Nor did anyone from VCA West LA call to find out how Dustin was doing after he returned home. 

Avoid VCA West LA, they have gone totally over to the Darkside of rapacious and unrepentant Capitalism, as did the human medical model years before. What is worse, VCA now owns Antech Diagnostics, which is one of the leading veterinary labs, and which has drastically raised its fees for tests submitted by independent vets----because they can. They selectively charge higher rates to small practices with low volumes, and much lower fees to large practices or VCA clinics.

In any event, Dustin did not eat after he got home even though his creatinine had dropped to 3.9, and BUN to 71. So we force fed Dustin with a syringe for alomost 2 weeks, up to 130 cc a day of Science Diet AD, as SD KD cannot be syringe fed. He even gained weight. I took him to his usual vet, Adler, now also VCA, and his weight had increased to 6 lbs. 2 ounces. However, blood tests taken 3 days ago there showed creatinine had gone back up higher than even when he went into hospitalization at VCA, West LA. His creatinine was now 10.1, and BUN 156.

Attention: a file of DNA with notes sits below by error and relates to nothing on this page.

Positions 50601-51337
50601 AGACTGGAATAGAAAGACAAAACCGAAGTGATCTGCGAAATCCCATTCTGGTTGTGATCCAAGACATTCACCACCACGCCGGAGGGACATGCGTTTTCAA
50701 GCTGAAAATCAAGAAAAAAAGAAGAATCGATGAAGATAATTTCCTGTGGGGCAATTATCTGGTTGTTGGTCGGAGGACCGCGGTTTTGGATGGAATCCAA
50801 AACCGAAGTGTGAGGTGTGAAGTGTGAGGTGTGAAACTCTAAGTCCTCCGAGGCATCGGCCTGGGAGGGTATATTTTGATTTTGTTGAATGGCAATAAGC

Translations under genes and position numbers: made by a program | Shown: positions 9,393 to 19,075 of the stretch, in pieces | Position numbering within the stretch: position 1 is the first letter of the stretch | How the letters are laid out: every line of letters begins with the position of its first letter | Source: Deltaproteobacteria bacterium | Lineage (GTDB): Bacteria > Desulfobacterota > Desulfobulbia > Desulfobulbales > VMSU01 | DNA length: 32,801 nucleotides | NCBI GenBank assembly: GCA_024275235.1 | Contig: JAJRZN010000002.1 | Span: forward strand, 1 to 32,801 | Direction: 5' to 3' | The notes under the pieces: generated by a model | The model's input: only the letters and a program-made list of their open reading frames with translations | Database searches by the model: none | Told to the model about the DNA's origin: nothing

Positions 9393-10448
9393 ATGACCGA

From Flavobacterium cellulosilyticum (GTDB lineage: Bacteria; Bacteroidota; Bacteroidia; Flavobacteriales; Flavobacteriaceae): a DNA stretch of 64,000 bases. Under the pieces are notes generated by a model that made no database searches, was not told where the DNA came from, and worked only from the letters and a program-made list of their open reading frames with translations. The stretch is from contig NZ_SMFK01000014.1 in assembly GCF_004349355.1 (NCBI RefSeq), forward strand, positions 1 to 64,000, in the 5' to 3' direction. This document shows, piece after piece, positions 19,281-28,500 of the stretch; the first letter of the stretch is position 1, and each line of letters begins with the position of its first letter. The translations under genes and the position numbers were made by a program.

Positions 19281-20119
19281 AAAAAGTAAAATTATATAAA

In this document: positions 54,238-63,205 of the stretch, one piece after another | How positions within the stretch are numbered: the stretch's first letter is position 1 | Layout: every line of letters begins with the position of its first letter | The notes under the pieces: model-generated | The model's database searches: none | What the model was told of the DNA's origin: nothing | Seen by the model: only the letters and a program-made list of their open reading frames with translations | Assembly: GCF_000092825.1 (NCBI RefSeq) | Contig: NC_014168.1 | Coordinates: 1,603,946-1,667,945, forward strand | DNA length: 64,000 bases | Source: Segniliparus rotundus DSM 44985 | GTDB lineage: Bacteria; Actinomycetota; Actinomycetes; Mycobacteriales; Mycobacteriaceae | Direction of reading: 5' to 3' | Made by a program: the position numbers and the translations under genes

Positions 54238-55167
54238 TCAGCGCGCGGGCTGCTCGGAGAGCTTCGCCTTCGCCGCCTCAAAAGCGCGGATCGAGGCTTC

Last night (Jan 30) I went to get him for his 6 pm feeding, but he was under the bed and I could not get him. Two hours later Kerima and I got him out, and found he was already in a borderline in a coma despite doing well the previous days except for not eating.

My nickname for Dustin is my tumor, as whenever I lay down, within minutes he'd be on my chest, looking into my eyes or sleeping.

So I put Dustin on my chest. He was ever so quiet and his eyes were open. Then he seemed to revive a little and began looking at me. He laid there for about an hour, and I picked him up and carried him to Kerima in another room, and put Dustin in her lap. He was there for about 20 minutes then began a series of coughs, about 15 or 20, that gradually got weaker, then he died with her holding him.